Android-Powered Samsung Flip Phone Certified By TENAA

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Flip phones may have been all the rage at the start of the millennium, but devices like the original Moto Razr that once took the world by storm are just a distant memory circa 2016. However, even these days when mobile phones almost exclusively mean giant slabs of glass and metal, some companies like Samsung and LG are trying to revive the nostalgia surrounding the good old clamshell mobiles. Both companies have been launching Android-based clamshell smartphones on and off for the past few years, and although these devices will only ever appeal to a very niche audience, the companies apparently have a large-enough market for such smartphones to keep coming back with new launches each year. That being the case, Samsung Electronics is now rumored to have an all-new Android-powered clamshell in the pipeline.

The device, which comes with model number SM-W2017, is said to be a high-end smartphone that embodies retro-chic by combining the nostalgia of the days gone by with the functionality of a 2016 smartphone. The device apparently has an internal codename of 'Veyron', and was recently certified by China's electronics certification agency, TENAA. The device had earlier been listed on Geekbench, giving us a look at its possible hardware specs. That includes a 4.2-inch 1080p Super AMOLED screen, a Snapdragon 820 SoC, 4GB of RAM and 64GB of built-in storage that can be expanded by way of a microSD card of up to 256GB in capacity. Imaging options will include a 12-megapixel primary camera and a 5-megapixel secondary camera, while the battery will likely be a 2,300 mAh unit. The handset will come with a fingerprint scanner, and Android 6.0.1 (Marshmallow) will be pre-installed.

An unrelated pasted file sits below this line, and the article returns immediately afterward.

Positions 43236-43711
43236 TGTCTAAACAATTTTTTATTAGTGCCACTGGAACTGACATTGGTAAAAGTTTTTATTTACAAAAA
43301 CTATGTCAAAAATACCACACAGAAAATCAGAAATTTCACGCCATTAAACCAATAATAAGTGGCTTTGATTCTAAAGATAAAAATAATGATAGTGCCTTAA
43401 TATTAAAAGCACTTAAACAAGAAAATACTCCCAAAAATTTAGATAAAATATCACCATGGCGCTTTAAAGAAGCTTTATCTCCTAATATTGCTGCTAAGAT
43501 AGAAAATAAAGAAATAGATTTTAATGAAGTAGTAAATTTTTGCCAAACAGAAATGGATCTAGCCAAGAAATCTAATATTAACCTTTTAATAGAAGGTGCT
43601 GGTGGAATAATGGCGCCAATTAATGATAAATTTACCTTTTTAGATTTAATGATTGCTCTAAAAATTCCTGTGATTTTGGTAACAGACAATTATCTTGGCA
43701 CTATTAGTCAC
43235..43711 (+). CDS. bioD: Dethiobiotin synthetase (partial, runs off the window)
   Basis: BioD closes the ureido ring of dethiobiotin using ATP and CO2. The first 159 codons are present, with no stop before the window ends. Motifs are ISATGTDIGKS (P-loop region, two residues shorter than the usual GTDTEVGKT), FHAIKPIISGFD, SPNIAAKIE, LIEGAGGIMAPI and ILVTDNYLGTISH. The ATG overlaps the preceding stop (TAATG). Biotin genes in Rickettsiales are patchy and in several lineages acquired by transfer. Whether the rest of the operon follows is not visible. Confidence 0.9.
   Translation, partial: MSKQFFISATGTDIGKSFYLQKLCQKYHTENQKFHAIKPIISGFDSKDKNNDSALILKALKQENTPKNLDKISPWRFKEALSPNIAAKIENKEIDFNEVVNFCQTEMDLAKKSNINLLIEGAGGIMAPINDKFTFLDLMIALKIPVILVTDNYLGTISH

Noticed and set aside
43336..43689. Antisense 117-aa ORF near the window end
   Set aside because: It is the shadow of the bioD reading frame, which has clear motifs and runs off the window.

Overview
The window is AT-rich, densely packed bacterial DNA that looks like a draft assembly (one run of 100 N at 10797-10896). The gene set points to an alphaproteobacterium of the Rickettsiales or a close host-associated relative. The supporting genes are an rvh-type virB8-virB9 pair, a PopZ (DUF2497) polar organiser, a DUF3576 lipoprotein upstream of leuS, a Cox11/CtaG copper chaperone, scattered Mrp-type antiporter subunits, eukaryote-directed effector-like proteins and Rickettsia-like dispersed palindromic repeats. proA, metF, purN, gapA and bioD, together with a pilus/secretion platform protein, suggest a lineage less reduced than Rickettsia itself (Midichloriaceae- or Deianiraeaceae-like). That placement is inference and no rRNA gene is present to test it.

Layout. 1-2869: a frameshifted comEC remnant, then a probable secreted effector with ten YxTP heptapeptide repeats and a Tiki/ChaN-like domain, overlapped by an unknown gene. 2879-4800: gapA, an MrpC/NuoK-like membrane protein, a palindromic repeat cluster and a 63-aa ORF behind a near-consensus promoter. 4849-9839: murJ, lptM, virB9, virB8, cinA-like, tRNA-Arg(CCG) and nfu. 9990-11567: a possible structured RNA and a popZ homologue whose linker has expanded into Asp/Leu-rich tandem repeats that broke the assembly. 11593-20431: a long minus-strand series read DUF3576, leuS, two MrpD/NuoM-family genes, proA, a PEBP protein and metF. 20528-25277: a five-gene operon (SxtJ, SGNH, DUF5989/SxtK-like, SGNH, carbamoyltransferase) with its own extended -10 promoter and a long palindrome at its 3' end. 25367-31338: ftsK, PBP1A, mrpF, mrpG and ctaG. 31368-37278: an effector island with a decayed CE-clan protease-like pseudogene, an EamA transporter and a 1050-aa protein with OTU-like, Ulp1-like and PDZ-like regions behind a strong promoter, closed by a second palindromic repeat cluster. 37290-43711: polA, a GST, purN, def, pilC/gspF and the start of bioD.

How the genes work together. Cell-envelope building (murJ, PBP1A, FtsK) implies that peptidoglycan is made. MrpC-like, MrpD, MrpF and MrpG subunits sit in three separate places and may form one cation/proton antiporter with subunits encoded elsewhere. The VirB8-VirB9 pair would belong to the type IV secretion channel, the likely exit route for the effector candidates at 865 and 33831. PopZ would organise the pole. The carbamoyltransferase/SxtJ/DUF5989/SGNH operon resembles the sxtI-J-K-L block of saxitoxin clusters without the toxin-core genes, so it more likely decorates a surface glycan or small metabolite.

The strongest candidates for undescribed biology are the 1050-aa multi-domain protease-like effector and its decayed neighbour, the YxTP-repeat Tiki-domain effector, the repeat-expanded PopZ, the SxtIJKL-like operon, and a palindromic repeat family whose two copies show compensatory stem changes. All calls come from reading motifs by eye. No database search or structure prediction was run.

The Samsung SM-W2017 will support LTE connectivity, and is expected to come with an NFC chip which should make it compatible with mobile payment platforms, such as Samsung Pay and Android Pay. According to some sections of the online tech media, the device is expected to be unveiled officially on November 3, although there's no concrete info right now about its pricing. The device was also cleared by the U.S. FCC earlier this month, so it will be interesting to see whether Samsung is planning to bring it to the U.S. at some stage. Having said that though, it is important to remember that the earlier clamshells from Samsung and LG were almost exclusively meant for far-east Asian markets, such as China and South Korea. Whether this one bucks the trend remains to be seen.

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